Thungela Resources chief executive clears the air regarding Boatman Capital allegations

Chief executive of newly listed Thungela Resources (ex-Anglo Coal) July Ndlovu spoke with Alec Hogg and veteran mining analyst Peter Major unpacking the allegations against the thermal coal miner by short-seller Boatman Capital. The detailed research report published by the short-seller (attached below for ease of reference) focus on the under-provisioning of rehabilitation costs of the mines given the new mining liability regulations expected to be implemented in the near future. July Ndlovu was very outspoken on the matter, insinuating that the report is fundamentally flawed, in a number of ways. Boatman Capital which has said the company is worthless. On its first day of trade, Thungela is down around 10%, trading at R22.50 as at 14:50 SAST. – Justin Rowe-Roberts

July Ndlovu on Boatman Capital’s allegations:

The starting point is that the content of the Boatman research report is flawed, it’s very speculative. They say we have not provided adequately for our rehabilitation costs in terms of NEMA (National Environmental Management Act). Firstly, they make it sound like it is a Thungela issue, whereas it is an industry wide issue in South Africa. The NEMA regulations in which Boatman Capital is basing its conclusions, remain a work in progress.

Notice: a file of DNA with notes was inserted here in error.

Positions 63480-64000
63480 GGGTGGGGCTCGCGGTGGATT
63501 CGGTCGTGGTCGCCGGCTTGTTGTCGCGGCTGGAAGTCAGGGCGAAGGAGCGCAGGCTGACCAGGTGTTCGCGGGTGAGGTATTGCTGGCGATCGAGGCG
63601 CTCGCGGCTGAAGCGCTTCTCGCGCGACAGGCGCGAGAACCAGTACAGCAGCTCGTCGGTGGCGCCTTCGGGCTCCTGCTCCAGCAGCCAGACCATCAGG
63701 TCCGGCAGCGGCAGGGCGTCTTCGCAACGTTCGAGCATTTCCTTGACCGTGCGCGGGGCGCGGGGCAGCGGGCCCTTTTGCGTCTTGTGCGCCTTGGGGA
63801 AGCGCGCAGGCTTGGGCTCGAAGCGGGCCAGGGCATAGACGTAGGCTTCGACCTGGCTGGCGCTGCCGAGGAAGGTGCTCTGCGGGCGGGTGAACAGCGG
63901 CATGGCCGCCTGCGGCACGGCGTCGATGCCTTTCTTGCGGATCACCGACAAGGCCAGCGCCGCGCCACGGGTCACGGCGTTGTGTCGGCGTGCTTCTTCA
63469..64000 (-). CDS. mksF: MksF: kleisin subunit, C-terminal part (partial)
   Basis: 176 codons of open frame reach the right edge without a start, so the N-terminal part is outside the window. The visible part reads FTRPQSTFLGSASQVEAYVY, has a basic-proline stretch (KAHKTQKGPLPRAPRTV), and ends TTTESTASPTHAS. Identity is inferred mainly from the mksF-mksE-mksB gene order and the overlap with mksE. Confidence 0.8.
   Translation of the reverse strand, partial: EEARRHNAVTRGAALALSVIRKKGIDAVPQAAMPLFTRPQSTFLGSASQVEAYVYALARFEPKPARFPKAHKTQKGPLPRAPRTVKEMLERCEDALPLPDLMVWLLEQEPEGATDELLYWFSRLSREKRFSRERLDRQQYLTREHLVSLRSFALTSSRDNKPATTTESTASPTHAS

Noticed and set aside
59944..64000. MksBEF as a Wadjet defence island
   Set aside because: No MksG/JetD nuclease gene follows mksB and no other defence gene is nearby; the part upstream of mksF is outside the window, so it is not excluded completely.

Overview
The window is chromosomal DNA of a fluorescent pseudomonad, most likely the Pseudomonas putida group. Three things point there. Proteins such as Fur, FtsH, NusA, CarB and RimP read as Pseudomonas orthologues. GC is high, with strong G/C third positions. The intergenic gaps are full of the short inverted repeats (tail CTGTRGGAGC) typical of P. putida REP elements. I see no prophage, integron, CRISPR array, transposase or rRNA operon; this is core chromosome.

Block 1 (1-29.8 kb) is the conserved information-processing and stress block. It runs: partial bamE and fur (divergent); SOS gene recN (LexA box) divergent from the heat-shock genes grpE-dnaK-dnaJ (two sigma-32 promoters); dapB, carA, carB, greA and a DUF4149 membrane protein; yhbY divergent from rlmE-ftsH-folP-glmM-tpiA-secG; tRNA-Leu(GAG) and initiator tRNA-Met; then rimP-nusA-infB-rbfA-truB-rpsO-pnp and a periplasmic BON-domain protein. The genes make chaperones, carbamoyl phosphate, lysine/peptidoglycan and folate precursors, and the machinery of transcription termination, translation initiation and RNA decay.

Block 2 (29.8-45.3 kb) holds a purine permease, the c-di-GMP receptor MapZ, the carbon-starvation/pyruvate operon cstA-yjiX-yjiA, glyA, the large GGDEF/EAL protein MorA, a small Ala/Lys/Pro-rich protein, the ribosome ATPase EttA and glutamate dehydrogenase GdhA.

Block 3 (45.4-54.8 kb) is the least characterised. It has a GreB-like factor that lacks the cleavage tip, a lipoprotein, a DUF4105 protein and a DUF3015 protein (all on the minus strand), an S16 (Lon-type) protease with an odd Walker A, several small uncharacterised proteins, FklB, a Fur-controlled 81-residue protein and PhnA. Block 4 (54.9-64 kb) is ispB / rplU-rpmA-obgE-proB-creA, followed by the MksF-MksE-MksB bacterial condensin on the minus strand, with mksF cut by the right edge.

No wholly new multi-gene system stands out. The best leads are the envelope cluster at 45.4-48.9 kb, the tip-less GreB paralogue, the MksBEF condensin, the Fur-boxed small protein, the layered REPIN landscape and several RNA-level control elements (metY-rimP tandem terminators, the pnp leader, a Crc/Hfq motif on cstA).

On whether the Boatman Capital allegations are correct if the new liability regulations are implemented:

If the regulations were to be promulgated in its correct form, I think we as the mining industry would have recourse against the regulations. The reason that the government have continued to agree with us as the mining industry and continue to seek a solution that is acceptable and protects the mining industry. Personally, I don’t see the regulations in its correct form being implemented.

Veteran mining analyst Peter Major on rehabilitation costs:

These projected liabilities – these rehabilitation liabilities, they are continually being recalculated. A lot of it has to do with the mine life. If the life of the mine is 20 to 30 years, you’ve got a lot more time to amortise those costs. We all know that if a mine is operating, it can handle those liabilities for a quarter of the cost. This government is supposedly very concerned about jobs and equally about the environment. The best way to keep jobs is to assist the mining company as reasonably prudent as possible.

July Ndlovu on whether Anglo American has thrown Thungela a hospital pass:

You would have to think about a company of Anglo American’s stature, history and legacy doing the kind of things that have been described. The report is fundamentally flawed, if you actually go through the detail, they make some of the most basic mistakes.

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